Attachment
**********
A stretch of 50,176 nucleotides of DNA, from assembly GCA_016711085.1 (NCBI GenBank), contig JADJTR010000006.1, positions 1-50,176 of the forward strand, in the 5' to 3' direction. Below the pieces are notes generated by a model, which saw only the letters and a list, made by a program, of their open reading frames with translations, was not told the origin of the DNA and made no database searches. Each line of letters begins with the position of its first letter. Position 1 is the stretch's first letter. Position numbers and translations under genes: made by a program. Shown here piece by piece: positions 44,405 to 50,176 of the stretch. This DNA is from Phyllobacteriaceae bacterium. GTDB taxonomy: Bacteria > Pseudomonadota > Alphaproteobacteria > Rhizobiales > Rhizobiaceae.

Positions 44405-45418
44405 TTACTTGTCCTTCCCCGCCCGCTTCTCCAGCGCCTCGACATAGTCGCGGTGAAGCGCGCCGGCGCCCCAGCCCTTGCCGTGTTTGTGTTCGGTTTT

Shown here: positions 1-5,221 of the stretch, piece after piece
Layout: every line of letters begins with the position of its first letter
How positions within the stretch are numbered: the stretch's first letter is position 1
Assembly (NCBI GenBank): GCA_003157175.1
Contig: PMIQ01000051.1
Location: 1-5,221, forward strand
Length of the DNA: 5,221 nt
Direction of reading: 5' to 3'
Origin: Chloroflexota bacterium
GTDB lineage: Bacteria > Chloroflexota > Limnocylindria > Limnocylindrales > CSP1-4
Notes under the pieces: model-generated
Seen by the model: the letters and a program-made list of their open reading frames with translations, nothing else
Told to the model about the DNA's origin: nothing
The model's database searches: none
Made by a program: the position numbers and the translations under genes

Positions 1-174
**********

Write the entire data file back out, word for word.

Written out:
A stretch of 50,176 nucleotides of DNA, from assembly GCA_016711085.1 (NCBI GenBank), contig JADJTR010000006.1, positions 1-50,176 of the forward strand, in the 5' to 3' direction. Below the pieces are notes generated by a model, which saw only the letters and a list, made by a program, of their open reading frames with translations, was not told the origin of the DNA and made no database searches. Each line of letters begins with the position of its first letter. Position 1 is the stretch's first letter. Position numbers and translations under genes: made by a program. Shown here piece by piece: positions 44,405 to 50,176 of the stretch. This DNA is from Phyllobacteriaceae bacterium. GTDB taxonomy: Bacteria > Pseudomonadota > Alphaproteobacteria > Rhizobiales > Rhizobiaceae.

Positions 44405-45418
44405 TTACTTGTCCTTCCCCGCCCGCTTCTCCAGCGCCTCGACATAGTCGCGGTGAAGCGCGCCGGCGCCCCAGCCCTTGCCGTGTTTGTGTTCGGTTTT

Shown here: positions 1-5,221 of the stretch, piece after piece
Layout: every line of letters begins with the position of its first letter
How positions within the stretch are numbered: the stretch's first letter is position 1
Assembly (NCBI GenBank): GCA_003157175.1
Contig: PMIQ01000051.1
Location: 1-5,221, forward strand
Length of the DNA: 5,221 nt
Direction of reading: 5' to 3'
Origin: Chloroflexota bacterium
GTDB lineage: Bacteria > Chloroflexota > Limnocylindria > Limnocylindrales > CSP1-4
Notes under the pieces: model-generated
Seen by the model: the letters and a program-made list of their open reading frames with translations, nothing else
Told to the model about the DNA's origin: nothing
The model's database searches: none
Made by a program: the position numbers and the translations under genes

Positions 1-174